Recently promoted to Yankees Double-A affiliate in Trenton, Davis joins a burgeoning Thunder rotation featuring Eric Ruth and Caleb Smith. Trenton’s track record of producing quality starting pitching was bolstered this season with the promotions of Brady Lail, Nick Goody, Danny Burwara, and Luis Severino to Triple-A Scranton, with the latter three seeing brief time in the Bronx with the New York Yankees. At six foot three and 230 pounds, Davis has the physical characteristics associated with a top pitching prospect. Davis features a four seam fastball clocked between 94 and 96 miles per hour, an uptick from his velocity early in professional career. Mixing in a two seam fastball of late, Davis is beginning to generate sinking action, leading to an increased amount of ground balls and a better economy of pitches. His changeup and curveball have been described as average offerings by scouts and are aspects of his arsenal he continues to refine at the minor league level. “I am definitely working on my secondary pitches”, Davis said. “I have been able to command my fastball. I am getting to where I need to throw a curveball for a strike, a changeup for a strike, early in the count and control my stuff better than I have, while being able to able to have success commanding the fastball early and expanding the zone late with my secondary stuff.”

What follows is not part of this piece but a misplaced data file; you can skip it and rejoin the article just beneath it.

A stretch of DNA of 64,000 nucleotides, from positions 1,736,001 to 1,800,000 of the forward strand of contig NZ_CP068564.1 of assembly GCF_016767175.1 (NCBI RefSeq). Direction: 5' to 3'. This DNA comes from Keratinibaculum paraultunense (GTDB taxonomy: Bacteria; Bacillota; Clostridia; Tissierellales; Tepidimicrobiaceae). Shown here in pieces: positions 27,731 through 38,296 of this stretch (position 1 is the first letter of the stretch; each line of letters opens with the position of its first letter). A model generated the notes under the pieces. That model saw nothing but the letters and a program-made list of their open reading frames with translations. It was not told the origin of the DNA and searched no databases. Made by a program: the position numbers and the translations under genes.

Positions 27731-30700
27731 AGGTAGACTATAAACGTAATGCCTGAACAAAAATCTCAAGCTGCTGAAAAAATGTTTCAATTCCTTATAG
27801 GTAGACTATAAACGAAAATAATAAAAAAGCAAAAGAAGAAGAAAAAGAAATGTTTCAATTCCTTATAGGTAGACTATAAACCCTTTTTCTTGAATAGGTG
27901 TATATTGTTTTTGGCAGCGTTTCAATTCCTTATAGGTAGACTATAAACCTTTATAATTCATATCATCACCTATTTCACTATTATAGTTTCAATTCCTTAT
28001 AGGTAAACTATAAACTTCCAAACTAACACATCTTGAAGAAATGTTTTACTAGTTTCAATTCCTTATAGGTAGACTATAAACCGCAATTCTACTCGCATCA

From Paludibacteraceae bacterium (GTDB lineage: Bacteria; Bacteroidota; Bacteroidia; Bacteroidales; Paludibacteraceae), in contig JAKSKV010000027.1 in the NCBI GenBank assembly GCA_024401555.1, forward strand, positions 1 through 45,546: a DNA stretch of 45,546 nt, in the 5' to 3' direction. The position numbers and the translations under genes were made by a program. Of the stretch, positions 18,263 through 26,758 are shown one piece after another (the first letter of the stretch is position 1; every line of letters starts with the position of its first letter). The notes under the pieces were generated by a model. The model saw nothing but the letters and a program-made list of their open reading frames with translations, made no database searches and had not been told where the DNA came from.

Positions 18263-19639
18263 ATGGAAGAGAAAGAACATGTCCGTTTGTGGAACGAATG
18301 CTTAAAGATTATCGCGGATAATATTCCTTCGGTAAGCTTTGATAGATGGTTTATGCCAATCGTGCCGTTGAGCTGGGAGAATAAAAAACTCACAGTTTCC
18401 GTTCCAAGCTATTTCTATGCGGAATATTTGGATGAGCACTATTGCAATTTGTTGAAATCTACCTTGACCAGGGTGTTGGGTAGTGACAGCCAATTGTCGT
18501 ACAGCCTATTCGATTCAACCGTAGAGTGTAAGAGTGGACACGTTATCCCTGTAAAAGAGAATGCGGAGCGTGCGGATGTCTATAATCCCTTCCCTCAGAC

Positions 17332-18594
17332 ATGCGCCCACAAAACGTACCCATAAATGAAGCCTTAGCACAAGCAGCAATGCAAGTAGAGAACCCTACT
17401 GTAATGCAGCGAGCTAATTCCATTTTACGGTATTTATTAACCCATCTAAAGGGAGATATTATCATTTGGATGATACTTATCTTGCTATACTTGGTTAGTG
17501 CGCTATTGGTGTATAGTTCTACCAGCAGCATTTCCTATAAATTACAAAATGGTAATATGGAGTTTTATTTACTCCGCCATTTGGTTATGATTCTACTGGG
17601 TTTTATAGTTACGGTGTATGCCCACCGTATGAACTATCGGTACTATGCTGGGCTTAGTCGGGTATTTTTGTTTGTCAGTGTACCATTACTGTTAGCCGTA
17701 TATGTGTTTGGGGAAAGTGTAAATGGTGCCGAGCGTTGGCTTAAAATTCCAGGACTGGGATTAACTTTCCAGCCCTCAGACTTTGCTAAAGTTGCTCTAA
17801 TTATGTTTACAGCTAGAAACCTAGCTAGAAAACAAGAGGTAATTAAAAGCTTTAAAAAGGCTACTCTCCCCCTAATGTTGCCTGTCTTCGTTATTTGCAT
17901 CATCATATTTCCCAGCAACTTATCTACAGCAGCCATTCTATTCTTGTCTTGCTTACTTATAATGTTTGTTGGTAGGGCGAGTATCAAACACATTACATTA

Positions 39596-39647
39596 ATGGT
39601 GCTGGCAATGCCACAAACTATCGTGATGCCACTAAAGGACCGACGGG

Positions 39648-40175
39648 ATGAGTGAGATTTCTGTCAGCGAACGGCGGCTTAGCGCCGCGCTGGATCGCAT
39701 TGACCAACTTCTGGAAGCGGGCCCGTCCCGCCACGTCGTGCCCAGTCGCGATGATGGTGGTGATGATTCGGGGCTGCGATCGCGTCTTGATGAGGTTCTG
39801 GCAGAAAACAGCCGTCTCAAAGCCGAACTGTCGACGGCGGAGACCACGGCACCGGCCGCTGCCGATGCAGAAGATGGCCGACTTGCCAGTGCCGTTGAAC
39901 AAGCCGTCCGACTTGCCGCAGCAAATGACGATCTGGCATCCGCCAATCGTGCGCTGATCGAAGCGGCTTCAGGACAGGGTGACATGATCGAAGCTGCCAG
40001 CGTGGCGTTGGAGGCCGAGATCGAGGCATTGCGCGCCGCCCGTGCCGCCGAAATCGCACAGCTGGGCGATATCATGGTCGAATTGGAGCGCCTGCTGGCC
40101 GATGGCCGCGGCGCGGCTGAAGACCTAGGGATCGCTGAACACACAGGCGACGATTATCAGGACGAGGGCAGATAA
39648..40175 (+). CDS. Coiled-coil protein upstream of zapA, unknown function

After years of diminished returns out of the farm system, the Yankees are gradually developing pitchers with a prospective future in the major leagues. After a myriad of peak and valleys, Davis is quickly emerging as arguably the most underrated pitching prospect in the Yankees system. Refinements to his repertoire along with stellar makeup puts Davis two levels away from joining his Trenton alumni, just 76 miles away from Arm & Hammer Park and a quicker road to the Bronx than previously anticipated.